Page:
A few weeks ago I was contacted by Erin Guinup, a musician/teacher in the Seattle area who was preparing a lecture and paper on female musical theatre composers and wanted to include my work alongside the music of Kay Swift, Mary Rodgers, and Jeanine Tesori. In addition to showcasing some of my songs, she asked me to respond to the following quote by Rachel Crothers in 1912.
“Drama is drama…what difference does it make whether women or men are working on it?”
I thought about it for days. Initially, I thought maybe I actually agreed with the statement. If we're talking about equality in the workplace, isn't the goal to be gender-blind? But no, we can't be gender-blind when it comes to the creative arts. Nor can we be colorblind or age blind or nationality blind. A person's voice is a reflection of who he/she is, and we are not all the same.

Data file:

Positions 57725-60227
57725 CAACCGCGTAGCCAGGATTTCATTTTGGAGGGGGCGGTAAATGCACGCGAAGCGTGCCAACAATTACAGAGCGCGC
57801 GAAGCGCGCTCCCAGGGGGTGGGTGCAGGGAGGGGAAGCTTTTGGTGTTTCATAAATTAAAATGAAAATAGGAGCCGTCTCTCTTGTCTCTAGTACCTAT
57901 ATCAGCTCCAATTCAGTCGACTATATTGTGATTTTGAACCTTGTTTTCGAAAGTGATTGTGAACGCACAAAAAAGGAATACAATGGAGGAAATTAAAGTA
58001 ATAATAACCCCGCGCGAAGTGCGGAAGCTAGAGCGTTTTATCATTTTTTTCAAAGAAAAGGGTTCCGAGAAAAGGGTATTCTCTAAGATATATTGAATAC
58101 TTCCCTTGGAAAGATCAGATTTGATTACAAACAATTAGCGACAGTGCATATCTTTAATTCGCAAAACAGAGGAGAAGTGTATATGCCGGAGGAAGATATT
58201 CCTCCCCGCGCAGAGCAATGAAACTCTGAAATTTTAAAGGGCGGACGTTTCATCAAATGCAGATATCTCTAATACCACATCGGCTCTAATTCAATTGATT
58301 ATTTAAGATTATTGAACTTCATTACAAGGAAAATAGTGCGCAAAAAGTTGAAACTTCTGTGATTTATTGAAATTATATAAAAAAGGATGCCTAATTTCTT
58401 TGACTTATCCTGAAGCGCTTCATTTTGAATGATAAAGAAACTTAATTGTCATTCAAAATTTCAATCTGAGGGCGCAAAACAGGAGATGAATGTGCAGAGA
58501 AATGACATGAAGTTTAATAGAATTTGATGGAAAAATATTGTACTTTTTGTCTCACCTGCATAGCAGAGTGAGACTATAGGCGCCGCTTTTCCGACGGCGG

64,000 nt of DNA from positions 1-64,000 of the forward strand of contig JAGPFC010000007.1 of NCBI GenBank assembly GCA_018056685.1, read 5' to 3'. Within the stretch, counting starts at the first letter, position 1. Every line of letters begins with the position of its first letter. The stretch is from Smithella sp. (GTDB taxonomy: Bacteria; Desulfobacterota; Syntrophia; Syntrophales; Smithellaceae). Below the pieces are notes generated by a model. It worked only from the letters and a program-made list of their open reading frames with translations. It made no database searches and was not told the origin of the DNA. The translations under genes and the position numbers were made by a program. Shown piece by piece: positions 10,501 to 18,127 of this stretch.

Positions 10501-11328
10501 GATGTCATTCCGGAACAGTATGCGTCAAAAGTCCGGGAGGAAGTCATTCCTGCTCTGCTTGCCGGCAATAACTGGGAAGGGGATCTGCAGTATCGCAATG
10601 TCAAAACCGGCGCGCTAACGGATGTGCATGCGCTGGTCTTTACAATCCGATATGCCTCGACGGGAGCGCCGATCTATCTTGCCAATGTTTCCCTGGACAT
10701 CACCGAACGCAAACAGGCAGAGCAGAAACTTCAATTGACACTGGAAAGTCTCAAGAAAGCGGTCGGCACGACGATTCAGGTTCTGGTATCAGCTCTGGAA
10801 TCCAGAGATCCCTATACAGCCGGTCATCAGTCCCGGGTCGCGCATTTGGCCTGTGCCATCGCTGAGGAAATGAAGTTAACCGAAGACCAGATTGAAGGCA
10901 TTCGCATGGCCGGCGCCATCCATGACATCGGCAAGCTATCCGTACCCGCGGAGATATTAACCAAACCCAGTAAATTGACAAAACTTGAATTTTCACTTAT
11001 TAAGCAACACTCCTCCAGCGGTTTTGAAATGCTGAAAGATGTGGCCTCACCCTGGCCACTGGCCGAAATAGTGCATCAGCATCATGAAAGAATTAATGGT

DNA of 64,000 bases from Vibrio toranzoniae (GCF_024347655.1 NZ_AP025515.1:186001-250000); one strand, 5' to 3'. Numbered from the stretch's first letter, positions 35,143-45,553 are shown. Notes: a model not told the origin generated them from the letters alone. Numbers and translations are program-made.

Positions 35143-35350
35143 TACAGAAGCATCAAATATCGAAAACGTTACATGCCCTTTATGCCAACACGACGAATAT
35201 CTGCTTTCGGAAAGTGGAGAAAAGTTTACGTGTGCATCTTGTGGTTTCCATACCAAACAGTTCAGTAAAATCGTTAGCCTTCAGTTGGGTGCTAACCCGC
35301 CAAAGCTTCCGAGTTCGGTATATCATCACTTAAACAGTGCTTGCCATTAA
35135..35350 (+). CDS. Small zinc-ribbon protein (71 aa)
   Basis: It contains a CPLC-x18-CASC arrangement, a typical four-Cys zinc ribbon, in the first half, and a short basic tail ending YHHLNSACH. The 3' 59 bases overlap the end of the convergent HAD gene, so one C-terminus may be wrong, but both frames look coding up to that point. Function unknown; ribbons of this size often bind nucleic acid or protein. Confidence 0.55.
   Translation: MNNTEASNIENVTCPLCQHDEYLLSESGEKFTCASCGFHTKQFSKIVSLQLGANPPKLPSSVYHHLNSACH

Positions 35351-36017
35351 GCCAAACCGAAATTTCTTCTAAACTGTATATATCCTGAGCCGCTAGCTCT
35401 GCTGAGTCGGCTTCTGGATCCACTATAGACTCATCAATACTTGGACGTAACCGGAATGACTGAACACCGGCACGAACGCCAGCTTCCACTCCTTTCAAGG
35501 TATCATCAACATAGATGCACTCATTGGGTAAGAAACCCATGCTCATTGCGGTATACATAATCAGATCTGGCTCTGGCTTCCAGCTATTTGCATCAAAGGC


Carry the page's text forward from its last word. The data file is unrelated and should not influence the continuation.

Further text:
I was reminded of the work playwright Julia Jordan has been doing to bring light to what she calls a gender bias in the theater. I reread the 2009 New York Times article about Julia's research, identifying some of the surprising sources of gender bias and watched again her keynote speech from the 2011 Dramatists Guild conference (which I attended). I re-read Marsha Norman's fiery essay "Not There Yet" and was reminded how powerful we women writers are as a community, as a network. Marsha's words challenge me out of potentially depressing thoughts about my own place in the industry, the reception of my work, the success of my shows. She makes me want to write more and write better.
Here is what I wrote to Erin.